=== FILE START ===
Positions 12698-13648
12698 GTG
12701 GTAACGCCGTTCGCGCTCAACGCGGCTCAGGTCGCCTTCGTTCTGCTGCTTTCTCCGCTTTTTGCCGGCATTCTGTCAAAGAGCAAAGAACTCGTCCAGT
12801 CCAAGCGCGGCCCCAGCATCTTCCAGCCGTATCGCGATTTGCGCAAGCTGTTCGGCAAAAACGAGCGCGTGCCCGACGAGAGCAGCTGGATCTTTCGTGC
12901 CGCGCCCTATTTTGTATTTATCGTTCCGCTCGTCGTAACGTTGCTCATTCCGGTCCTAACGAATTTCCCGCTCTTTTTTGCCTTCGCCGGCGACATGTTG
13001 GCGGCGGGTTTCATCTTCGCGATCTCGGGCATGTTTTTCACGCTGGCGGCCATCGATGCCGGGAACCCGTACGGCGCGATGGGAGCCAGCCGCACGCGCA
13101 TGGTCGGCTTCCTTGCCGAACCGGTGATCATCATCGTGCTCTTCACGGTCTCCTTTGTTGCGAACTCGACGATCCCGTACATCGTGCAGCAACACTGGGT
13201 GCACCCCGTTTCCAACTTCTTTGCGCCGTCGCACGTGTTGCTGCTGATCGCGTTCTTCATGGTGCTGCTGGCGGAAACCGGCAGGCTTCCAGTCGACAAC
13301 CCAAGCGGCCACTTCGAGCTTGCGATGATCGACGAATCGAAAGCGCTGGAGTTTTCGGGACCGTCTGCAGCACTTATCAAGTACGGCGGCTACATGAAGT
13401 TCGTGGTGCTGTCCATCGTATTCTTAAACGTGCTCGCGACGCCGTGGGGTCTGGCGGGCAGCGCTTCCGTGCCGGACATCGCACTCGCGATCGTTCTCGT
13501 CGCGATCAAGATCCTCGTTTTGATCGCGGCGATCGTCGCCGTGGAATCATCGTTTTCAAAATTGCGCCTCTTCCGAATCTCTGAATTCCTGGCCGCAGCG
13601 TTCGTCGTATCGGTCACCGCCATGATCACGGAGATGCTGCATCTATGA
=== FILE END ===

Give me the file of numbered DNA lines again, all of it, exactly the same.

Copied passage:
Positions 12698-13648
12698 GTG
12701 GTAACGCCGTTCGCGCTCAACGCGGCTCAGGTCGCCTTCGTTCTGCTGCTTTCTCCGCTTTTTGCCGGCATTCTGTCAAAGAGCAAAGAACTCGTCCAGT
12801 CCAAGCGCGGCCCCAGCATCTTCCAGCCGTATCGCGATTTGCGCAAGCTGTTCGGCAAAAACGAGCGCGTGCCCGACGAGAGCAGCTGGATCTTTCGTGC
12901 CGCGCCCTATTTTGTATTTATCGTTCCGCTCGTCGTAACGTTGCTCATTCCGGTCCTAACGAATTTCCCGCTCTTTTTTGCCTTCGCCGGCGACATGTTG
13001 GCGGCGGGTTTCATCTTCGCGATCTCGGGCATGTTTTTCACGCTGGCGGCCATCGATGCCGGGAACCCGTACGGCGCGATGGGAGCCAGCCGCACGCGCA
13101 TGGTCGGCTTCCTTGCCGAACCGGTGATCATCATCGTGCTCTTCACGGTCTCCTTTGTTGCGAACTCGACGATCCCGTACATCGTGCAGCAACACTGGGT
13201 GCACCCCGTTTCCAACTTCTTTGCGCCGTCGCACGTGTTGCTGCTGATCGCGTTCTTCATGGTGCTGCTGGCGGAAACCGGCAGGCTTCCAGTCGACAAC
13301 CCAAGCGGCCACTTCGAGCTTGCGATGATCGACGAATCGAAAGCGCTGGAGTTTTCGGGACCGTCTGCAGCACTTATCAAGTACGGCGGCTACATGAAGT
13401 TCGTGGTGCTGTCCATCGTATTCTTAAACGTGCTCGCGACGCCGTGGGGTCTGGCGGGCAGCGCTTCCGTGCCGGACATCGCACTCGCGATCGTTCTCGT
13501 CGCGATCAAGATCCTCGTTTTGATCGCGGCGATCGTCGCCGTGGAATCATCGTTTTCAAAATTGCGCCTCTTCCGAATCTCTGAATTCCTGGCCGCAGCG
13601 TTCGTCGTATCGGTCACCGCCATGATCACGGAGATGCTGCATCTATGA